• Bennett DA, Wilson RS, Schneider JA, Bienias JL, Arnold SE. Cerebral infarctions and the relationship of depressive symptoms to level of cognitive functioning in older persons. Am J Geriatr Psychiatry. 2004;12:211–219. [PubMed]
  • de Jong-Gierveld J. Developing and testing a model of loneliness. J Pers Soc Psychol. 1987;53:119–128. [PubMed]
  • Wilson RS, Krueger KR, Arnold SE, Schneider JA, Kelly JF, Barnes LL, Tang Y, Bennett DA. Loneliness and risk of Alzheimer’s disease. Arch Gen Psychiatry. 2007;64:234–240. doi: 10.1001/archpsyc.64.2.234. [PubMed] [Cross Ref]
  • Boyle PA, Buchman AS, Barnes LL, Bennett DA. Effect of a Purpose in Life on Risk of Incident Alzheimer Disease and Mild Cognitive Impairment in Community- Dwelling Older Persons. Arch Gen Psychiatry. 2010;67:304–310. doi: 10.1001/archgenpsychiatry.2009.208. [PMC free article] [PubMed] [Cross Ref]
  • Cary NC.  . p.  . SAS Institute Inc.; 2009 SAS 9.2 Help and Documentation [computer program] [PubMed]
  • Gazmararian J, Baker D, Parker R, Blazer DG. A multivariate analysis of factors associated with depression: evaluating the role of health literacy as a potential contributor. Arch Intern Med. 2000;160:3307–3314. doi: 10.1001/archinte.160.21.3307. [PubMed] [Cross Ref]
  • Currie J, Tekin E. Is the Foreclosure Crisis Making Us Sick? The National Bureau of Economic Research. 2011; : . NBER Working Paper No. 17130.
  • Hadjimatheou C. Confronting suicide as Greek social problems mount.   ; : . http://www.bbc.co.uk/news/world-europe-15334586. [PubMed]
  • Widera E, Steenpass V, Marson D, Sudore R. Finances in the older patient with CI: “He didn’t want me to take over. J Am Med Assoc. 2011;305:698–706. doi: 10.1001/jama.2011.164. [PubMed] [Cross Ref]
  • Sela-Katz P, Rabinowitz I, Shugaev I, Shigorina G. Basic knowledge of the medication regimen correlates with performance on cognitive function tests and diagnosis of dementia in elderly patients referred to a geriatric assessment unit. Gerontology. 2010;56:491–495. doi: 10.1159/000304738. [PubMed] [Cross Ref]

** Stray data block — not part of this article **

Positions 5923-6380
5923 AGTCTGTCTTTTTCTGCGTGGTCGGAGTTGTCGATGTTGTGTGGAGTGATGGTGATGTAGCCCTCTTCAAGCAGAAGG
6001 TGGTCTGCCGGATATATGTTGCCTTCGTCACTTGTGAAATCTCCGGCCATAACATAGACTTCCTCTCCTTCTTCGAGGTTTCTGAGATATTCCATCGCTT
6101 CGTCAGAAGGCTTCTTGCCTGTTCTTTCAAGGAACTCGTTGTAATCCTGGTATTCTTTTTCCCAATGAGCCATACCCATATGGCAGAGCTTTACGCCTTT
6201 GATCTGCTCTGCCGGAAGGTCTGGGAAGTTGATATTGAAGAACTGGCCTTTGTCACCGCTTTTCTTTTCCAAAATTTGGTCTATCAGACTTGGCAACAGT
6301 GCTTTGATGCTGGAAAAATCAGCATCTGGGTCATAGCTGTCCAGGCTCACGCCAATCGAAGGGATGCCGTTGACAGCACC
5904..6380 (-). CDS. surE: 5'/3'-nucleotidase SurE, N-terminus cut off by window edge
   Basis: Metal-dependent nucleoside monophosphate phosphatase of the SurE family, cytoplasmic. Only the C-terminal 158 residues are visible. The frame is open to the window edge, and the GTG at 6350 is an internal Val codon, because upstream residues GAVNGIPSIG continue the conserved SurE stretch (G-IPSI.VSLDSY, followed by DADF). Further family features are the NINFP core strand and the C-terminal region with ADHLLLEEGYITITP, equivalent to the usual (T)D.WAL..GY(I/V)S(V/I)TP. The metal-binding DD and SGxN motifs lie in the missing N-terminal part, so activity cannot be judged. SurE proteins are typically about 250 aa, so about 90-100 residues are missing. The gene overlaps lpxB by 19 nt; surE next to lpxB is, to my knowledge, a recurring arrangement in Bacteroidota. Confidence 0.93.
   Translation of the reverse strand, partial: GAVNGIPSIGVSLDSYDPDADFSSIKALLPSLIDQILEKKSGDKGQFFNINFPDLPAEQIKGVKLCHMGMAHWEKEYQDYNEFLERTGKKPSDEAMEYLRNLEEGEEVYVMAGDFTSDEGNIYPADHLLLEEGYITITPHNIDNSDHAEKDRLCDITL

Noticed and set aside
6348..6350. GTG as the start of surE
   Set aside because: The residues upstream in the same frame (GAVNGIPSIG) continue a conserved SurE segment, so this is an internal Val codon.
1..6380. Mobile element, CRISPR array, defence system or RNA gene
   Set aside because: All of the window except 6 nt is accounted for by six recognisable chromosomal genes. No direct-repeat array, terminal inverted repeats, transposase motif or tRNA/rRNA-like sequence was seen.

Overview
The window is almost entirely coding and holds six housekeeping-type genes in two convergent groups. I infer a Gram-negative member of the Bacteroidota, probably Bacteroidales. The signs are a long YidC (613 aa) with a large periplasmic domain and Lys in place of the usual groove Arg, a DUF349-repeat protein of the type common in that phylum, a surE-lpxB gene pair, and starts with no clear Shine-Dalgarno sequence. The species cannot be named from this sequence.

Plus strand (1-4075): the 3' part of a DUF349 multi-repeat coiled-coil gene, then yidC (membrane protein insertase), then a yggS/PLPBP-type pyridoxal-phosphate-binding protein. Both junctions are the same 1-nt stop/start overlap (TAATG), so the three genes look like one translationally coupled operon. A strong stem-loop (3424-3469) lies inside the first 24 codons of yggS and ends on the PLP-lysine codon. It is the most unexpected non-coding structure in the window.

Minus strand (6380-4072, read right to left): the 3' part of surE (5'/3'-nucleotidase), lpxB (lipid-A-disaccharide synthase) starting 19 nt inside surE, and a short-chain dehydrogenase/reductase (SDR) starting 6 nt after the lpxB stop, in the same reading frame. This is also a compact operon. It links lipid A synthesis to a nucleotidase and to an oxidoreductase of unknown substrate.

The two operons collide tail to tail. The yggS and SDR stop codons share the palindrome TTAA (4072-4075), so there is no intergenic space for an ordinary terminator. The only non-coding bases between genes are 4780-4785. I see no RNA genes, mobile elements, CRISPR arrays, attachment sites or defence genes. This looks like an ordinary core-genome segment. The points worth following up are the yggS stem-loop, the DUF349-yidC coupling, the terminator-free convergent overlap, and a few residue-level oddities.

• Lyons AC. Credit practices and financial education needs of Midwest College Students. A report to Midwest College Administrators. University of Illinois at Urbana-Champaign,  ; 2003. http://www.cefe.illinois.edu/research/reports/Credit%20Practices%20and%20Fin%20Educ%20Needs%20of%20Midwest%20College%20Students_122003.pdf.
  • Foresight Mental Capital and Wellbeing Project. Final project report – Executive summary. The Government Office for Science, London; 2008.
  • Kuh D, Ben-Shlomo Y, Lynch J, Hallqvist J, Power C. Life course epidemiology. J Epidemiology Community Health. 2003;57:778–783. doi: 10.1136/jech.57.10.778. [PMC free article] [PubMed] [Cross Ref]
  • Davis T, Crouch M, Long S. et al. Rapid assessment of literacy levels of adult primary care patients. Fam Med. 1991;23:433–435. [PubMed]
  • Parker RM, Baker DW, Williams MV, Nurss JR. The test of functional health literacy in adults: a new instrument for measuring patient's literacy skills. J Gen Intern Med. 1995;10:537–541. doi: 10.1007/BF02640361. [PubMed] [Cross Ref]

Articles from BMC Geriatrics are provided here courtesy of BioMed Central